It’s that time of year when all the possibilities seem to open up. January 1 is an arbitrary date, of course, but who doesn’t want to believe in fresh starts, in learning from our experiences, even if those experiences sometimes seem arbitrary too?
I ended last year on a sad note, with the accidental death of a friend, Jean, who had become very important to me in a short time, someone who contacted me through this blog. I’ve been contemplating the last clause of that sentence, the doors that have been opened as a result of this forum. Because nothing ever disappears on the internet, Freud’s Butcher remains a portal to a variety of people and experiences, even when I neglect it. I never know who or what will turn up.
Take the picture and the postcard that arrived within weeks of each other in December…
A Tale of Two Siggies (Well, Really Three)
This blog is named for Siegmund Kornmehl, the great uncle who sold meat to Sigmund Freud, or at least to Sigmund’s wife, Martha; one of Siegmund K’s three butcher shops shared the 19 Berggasse address with the Freud family for 47 years.
But there was another Siegmund Kornmehl noted on the back of the photograph of my mother’s family that you see at the top of this blog. When I first spotted the name, I was sure my mother had made an identification mistake.
But it turns out I had.
This Other Siegmund Kornmehl (whom I came to call OSK) was both a brother-in-law and the first cousin of the first Siegmund Kornmehl and of Siegmund’s sister, Anna, whom he married. As it turned out, this branch of the family was quite close to mine; I wrote about the relationship in Rewriting My Childhood: A Tale of Mystery Relatives.
I have seen pictures of OSK and Anna in group portraits–he’s the most easily identifiable relative I have because of that distinctive Smith Brothers beard–but it was only recently that I received the picture of them that you see above, sent to me by Jill Kornmehl, one of the many cousins I found through this blog and an invaluable contributor to it. As if seeing that astonishing beard at close range wasn’t exciting enough, the photo gives a view of a rather debonair man with a twinkle in his eye. One who fit the profession I discovered he had.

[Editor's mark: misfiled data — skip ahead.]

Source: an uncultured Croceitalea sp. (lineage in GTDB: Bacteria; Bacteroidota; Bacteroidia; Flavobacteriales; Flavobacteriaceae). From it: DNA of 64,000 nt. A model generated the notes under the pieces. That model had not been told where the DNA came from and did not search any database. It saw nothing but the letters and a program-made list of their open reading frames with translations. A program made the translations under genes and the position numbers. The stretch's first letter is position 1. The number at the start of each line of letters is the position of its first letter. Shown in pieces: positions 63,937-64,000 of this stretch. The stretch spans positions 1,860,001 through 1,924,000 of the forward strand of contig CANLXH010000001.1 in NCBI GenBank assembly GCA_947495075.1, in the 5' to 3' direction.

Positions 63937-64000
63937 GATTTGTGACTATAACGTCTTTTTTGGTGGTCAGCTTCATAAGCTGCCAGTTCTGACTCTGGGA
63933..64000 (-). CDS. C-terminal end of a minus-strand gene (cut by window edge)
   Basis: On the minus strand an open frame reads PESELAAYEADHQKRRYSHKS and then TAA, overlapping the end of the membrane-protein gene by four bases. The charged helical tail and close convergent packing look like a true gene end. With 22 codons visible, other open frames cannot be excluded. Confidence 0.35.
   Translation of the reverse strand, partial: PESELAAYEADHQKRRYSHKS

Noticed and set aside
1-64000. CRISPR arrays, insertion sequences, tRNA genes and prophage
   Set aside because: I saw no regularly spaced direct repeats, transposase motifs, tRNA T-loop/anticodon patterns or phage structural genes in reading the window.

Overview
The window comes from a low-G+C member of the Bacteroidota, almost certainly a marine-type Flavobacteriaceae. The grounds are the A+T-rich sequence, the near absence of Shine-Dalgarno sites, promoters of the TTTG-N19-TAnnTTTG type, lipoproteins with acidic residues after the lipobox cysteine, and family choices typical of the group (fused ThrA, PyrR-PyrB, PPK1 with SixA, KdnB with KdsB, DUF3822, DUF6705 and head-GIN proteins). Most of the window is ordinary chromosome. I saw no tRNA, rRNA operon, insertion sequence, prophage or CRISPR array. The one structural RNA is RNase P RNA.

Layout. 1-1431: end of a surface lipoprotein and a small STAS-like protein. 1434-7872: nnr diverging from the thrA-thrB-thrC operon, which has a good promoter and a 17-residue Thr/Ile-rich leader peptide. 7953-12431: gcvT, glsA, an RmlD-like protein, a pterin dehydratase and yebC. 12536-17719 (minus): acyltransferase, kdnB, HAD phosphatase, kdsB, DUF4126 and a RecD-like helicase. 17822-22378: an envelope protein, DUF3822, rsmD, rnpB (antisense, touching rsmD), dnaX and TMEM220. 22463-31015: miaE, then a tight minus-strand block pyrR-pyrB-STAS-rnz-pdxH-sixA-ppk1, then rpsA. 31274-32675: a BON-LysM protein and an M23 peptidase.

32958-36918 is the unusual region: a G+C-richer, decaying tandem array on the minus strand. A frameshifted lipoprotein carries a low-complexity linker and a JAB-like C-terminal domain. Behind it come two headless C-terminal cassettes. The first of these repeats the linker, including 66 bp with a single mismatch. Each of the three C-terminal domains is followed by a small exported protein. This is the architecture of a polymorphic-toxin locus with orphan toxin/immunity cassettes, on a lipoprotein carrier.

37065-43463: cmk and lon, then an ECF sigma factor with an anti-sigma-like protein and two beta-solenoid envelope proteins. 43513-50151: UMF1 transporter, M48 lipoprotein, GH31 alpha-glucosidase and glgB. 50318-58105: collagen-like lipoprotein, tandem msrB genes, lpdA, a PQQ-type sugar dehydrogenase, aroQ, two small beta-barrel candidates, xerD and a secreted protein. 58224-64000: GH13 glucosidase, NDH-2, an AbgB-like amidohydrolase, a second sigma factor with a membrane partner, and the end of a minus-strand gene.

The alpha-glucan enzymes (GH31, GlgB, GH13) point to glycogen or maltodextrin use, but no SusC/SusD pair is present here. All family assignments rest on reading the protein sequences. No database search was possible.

Unlike his three male Kornmehl cousins, OSK went into another business. It was also food related, but a bit sweeter. He owned the Cafe Victoria am Schottentor, not far from where his cousin with the same name and Sigmund Freud lived. I have no doubt that both residents of 19 Berggasse frequented the cafe, though probably not together.
You can see a picture of the exterior of the cafe at the left of the headline. My friend Lydia found a postcard with a picture of the cafe on eBay several years ago; it belonged to a Viennese woman named Hannah Brand. But here’s where the second December surprise comes in: Hannah Brand recently found another postcard of the Cafe Victoria on eBay and bought it for me!
It’s a wonderful picture of the interior, isn’t it? And what a thoughtful gesture.
What Happened to OSK?
In the family history post I mentioned above, I wrote that OSK died in 1938 of “non-Nazi related causes.” I’ve reconsidered.
This summer I visited Vienna for the first time since the early 1970s. I went to the Zentralfriedhof cemetery, where many of my relatives, including my paternal grandparents, are buried. The only family gravestone I could find, however, was that of OSK:
At the time, I was so excited to find a relative and to be guided to his grave by a mystery Bambi surrogate–see Cemetery Schlepping in Vienna: A Shaggy Deer Story--that I didn’t pay much attention to the date of death on the grave: November 13, 1938.
But then I thought about it. That’s three days after Kristallnacht, the “Night of Broken Glass,” which kicked off a two-day series of violent anti-Jewish pogroms on November 9 and 10, 1938, in Germany and annexed Austria. Was it a coincidence that my great uncle died a few days later? I doubt it. The violence visited on Jews, and especially Jewish business owners, was all too well known.
The stamp on the back of the postcard Hannah Brand sent confirms that the Nazis might have coveted Siegmund Kornmehl’s thriving business. At least it doesn’t have a swastika on it.
And here we are again, back with the Nazis and tragedy. But would I prefer that I hadn’t received that postcard? Hadn’t known my friend Jean? Of course not. The lives that intersect with ours, however indirectly or briefly, open up worlds of knowledge and new experiences, all pieces in the puzzle of living.
So if I can’t promise happiness for 2015, I know I’m safe in promising possibilities. I hope yours take you to wonderful places.